Thursday, March 13, 2008

The Life Aquatic (Entdecker, Race for the Galaxy)

Five months ago, I went to a local math trade and played an oldie called Entdecker by Klaus Teuber. I liked it, but thought it was too long. Still, the mechanics stuck with me and so I figured I'd try to trade for it. And now, here it is...


Many comparisons to Carcassonne were made by the group throughout the explanation. I had the same feeling myself before I played the first time, but unlike the WAGSters, I didn't feel that way by the end.


There is a physical disconnect in Carcassonne. You draw a tile, and place it anywhere. Carcassonne is essentially an abstract, after all. In Entdecker, tile laying represents the exploration of the sea. You pick a spot to start, invest in your voyage and set sail. The tiles are placed as a representation of bringing your boat into uncharted waters. The tile matching mechanic may be the same as Carc, but being able to place it is not guaranteed. It's meant to complement the question mark tiles as a way to simulate the uncertainties of sea exploration. For me, the risks and rewards of exploration are well represented and it provides a distinctly different experience despite the tile laying similarities.

Also, it looks pretty cool as the board fills up.

The whole "discovery of the native tribes" aspect to the game helps to give the game another dimension which once again separates it from the lighter Carcassonne. (Don't get me wrong, I really like Carcassonne. In fact, I'd pick it over Entdecker given if I had to pick only one. I'm just saying that they are fairly different games)

In the first half of the game, we discovered a gigantic island which Bharmer dominated, launching him into the lead. As is often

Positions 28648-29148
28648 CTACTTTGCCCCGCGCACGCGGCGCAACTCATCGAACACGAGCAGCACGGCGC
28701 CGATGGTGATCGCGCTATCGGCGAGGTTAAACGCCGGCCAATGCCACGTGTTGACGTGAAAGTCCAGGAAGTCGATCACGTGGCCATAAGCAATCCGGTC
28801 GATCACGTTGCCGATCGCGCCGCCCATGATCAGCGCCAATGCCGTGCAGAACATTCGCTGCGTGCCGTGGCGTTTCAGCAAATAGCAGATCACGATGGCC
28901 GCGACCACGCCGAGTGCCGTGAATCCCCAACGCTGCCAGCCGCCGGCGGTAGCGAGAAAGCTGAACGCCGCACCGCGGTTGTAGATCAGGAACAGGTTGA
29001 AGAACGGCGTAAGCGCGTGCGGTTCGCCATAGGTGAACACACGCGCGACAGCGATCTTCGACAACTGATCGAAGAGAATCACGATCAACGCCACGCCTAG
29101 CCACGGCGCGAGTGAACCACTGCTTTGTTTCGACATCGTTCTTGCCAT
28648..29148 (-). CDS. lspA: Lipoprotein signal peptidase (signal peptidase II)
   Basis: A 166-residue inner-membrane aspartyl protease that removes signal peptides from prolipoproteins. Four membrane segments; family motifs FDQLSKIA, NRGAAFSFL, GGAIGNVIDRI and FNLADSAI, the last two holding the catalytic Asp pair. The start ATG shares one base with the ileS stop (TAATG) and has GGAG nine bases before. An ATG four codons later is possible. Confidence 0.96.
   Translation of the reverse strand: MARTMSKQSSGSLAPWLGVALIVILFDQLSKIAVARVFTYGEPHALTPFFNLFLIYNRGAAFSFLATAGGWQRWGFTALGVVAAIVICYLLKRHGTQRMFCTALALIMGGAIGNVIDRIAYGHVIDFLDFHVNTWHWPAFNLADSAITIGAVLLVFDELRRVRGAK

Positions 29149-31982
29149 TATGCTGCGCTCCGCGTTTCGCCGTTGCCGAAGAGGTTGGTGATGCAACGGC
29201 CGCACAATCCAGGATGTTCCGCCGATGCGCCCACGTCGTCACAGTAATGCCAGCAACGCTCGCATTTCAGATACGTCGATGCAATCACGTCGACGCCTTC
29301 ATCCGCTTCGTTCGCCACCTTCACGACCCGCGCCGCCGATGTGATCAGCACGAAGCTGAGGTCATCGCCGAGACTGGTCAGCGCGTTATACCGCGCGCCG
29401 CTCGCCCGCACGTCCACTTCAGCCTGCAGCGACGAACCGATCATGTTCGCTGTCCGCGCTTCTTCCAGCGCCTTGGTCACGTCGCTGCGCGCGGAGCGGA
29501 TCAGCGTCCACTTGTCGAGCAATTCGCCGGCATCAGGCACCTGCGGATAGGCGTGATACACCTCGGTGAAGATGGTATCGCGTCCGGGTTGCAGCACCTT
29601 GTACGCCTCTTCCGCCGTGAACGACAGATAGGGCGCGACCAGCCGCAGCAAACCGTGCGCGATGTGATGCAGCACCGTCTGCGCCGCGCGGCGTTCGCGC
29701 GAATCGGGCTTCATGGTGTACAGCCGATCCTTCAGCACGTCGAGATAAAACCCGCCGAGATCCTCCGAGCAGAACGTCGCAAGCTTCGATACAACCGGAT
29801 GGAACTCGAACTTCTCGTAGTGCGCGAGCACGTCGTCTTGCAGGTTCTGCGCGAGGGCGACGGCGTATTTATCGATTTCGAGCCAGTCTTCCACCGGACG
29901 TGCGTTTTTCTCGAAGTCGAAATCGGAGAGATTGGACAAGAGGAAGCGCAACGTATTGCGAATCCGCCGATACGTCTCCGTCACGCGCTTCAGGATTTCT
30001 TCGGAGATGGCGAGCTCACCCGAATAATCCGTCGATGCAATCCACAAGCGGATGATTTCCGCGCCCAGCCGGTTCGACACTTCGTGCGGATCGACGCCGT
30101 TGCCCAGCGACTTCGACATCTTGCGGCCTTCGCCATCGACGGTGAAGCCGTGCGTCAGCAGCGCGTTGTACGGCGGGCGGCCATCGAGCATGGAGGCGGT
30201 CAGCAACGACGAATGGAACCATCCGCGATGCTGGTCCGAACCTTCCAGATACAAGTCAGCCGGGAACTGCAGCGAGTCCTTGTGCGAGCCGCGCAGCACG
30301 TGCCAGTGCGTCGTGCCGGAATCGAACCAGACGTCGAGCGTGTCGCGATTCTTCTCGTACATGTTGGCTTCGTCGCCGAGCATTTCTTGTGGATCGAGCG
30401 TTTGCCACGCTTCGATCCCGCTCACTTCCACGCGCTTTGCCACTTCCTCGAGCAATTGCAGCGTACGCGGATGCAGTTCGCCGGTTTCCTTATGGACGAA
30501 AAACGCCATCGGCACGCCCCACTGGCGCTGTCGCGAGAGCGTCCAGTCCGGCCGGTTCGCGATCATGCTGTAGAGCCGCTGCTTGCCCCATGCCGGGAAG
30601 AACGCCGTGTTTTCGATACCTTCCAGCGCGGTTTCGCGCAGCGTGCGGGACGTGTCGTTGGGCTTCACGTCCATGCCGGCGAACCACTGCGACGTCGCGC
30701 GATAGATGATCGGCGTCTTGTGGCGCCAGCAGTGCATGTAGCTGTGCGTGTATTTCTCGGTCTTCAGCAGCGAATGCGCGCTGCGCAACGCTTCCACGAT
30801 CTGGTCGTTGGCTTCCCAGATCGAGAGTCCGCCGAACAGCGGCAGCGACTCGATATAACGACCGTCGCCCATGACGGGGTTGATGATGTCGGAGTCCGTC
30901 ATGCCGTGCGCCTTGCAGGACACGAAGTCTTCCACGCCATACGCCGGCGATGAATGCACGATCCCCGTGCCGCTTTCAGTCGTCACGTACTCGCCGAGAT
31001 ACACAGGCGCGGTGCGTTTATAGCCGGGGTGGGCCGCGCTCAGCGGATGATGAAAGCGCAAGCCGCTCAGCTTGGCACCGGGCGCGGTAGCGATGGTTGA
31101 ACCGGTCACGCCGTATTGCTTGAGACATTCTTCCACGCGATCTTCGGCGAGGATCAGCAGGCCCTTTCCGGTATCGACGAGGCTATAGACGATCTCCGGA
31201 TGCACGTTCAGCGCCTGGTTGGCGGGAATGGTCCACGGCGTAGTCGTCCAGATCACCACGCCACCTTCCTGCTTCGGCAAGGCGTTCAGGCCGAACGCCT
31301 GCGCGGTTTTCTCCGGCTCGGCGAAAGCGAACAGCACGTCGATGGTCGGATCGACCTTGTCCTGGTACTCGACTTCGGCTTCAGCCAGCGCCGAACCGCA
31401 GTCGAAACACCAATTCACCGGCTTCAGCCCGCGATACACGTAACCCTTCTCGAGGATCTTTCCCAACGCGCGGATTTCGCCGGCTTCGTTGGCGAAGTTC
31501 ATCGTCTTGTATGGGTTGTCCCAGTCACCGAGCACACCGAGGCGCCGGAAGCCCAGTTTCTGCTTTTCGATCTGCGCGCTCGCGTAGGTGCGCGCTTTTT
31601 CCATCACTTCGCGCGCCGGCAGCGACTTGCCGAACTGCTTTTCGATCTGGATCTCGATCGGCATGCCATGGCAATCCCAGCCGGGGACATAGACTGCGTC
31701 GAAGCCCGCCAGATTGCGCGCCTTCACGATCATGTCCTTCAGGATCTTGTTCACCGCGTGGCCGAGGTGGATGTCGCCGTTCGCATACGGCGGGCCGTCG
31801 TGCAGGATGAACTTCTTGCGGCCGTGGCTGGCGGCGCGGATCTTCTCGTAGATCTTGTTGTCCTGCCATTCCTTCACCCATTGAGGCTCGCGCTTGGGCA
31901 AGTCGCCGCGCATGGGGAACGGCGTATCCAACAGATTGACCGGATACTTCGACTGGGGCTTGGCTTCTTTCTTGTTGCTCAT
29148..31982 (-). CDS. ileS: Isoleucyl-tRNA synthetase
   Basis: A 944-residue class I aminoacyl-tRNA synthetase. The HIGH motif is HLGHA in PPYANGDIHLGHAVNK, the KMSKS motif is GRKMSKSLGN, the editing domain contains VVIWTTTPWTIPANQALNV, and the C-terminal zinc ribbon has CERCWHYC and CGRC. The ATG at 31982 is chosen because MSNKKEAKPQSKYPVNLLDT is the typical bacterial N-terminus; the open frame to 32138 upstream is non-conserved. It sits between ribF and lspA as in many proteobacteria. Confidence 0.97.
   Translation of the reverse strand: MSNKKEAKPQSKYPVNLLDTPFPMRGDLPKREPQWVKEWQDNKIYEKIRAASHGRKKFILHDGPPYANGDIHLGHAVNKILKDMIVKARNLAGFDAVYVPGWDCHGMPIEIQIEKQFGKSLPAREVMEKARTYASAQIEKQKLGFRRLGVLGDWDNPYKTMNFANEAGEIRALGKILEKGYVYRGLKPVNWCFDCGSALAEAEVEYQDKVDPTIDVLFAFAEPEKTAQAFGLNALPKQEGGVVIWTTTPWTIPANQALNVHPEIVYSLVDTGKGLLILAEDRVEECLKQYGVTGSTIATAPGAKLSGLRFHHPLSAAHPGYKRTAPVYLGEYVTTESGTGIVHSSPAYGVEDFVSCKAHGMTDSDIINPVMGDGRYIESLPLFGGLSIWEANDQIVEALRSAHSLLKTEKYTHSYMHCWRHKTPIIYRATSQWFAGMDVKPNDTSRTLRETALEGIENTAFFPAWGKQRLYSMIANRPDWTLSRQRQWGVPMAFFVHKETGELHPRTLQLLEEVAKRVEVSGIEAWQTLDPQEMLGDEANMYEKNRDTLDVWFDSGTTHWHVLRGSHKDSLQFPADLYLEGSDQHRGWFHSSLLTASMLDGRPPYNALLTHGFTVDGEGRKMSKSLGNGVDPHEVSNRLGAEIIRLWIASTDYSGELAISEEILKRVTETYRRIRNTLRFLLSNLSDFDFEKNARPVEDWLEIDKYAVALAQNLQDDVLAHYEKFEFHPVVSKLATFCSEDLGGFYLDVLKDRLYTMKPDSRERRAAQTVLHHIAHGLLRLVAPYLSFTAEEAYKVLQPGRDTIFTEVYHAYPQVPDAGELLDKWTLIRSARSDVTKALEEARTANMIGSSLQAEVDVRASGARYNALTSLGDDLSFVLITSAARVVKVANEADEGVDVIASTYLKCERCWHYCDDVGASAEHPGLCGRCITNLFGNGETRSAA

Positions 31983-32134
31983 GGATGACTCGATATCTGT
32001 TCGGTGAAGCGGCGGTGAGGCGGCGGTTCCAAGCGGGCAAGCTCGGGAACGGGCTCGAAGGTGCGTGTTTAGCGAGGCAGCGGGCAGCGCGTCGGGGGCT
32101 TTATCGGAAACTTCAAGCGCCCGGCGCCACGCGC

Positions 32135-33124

the case in this type of game, his lead was attacked by the rest of us. His scouts exploring the native tribes were quickly outnumbered, stripping him of the endgame points. I won the game, mostly because my scouts gave me points.

I AM still concerned that those endgame points make the rest of the game unimportant. Otherwise, it's a good game and I'm glad I got it!

Also, with our group the game played in a very reasonable 1.5 hours. That made me happy.

Race for the Galaxy

We finished with another game of Race for the Galaxy. Not much to say except I had a hard time getting things going again. Kozure, on the other hand, seemed to be far more in control. Luch was just learning, but seemed to be doing well. It appeared that Kozure was way ahead, and Bharmer was firmly in second. That's how it ended, too, but I at least managed to come in third by playing a couple of 6 cards just as the game ended. Despite the fact I suck at it, I'm really enjoying this one.

Over the course of the game, it did occur to me that I do still miss some of the interaction of Puerto Rico. While I still feel that Race is much better in this regard than San Juan, I still miss the jockeying for limited real estate on the ships and trading house. Maybe an expansion will feature cards played to the centre of the table which multiple players can play to? I think that would be very interesting.


  1. I'm getting cranky in my gaming veteran-ess. For whatever reason, I decided mentally that I wasn't going to like Entdecker. It actually wasn't as bad as I thought. I was also cranky about my bad luck and bad play.

    I've actually found frequently games lately I'll go in thinking I won't like it but I almost always end up enjoying playing, regardless of the title. I'm not sure why I've developed this antagonistic approach. Maybe it's six months of child care starting to get to me.

    I dunno. Anyhow... Entdecker... uh... nice art. Pretty random, some odd choices, relatively better strategy. I still maintain that it's effectively a re-themed and improved version of Carcassonne, but that's not a bad thing, really.

    Anyhow, I'm going to try to be more open-minded. Life's all about attitude, right?

  2. Hmm. "Nice art" sounds a lot like "she has a great personality". Too bad.

    I wanted to add for posterity that we played a couple of rules quite wrong:

    1) If you pay for several tiles, you get to draw all of them unless you hit a dead end. If a tile you draw doesn't fit, you can discard it and draw the next one. (We played that drawing an unplaceable tile meant your turn was over)

    2) If you draw a tile and can't place it, you can still place a marker (scout, etc) on the last placed tile... unless it's 100% water, of course.

    Both of those rules errors are pretty significant. Certainly it will change the impact of luck on the game. It's kind of too bad, though. I thought the risks worked well with the theme.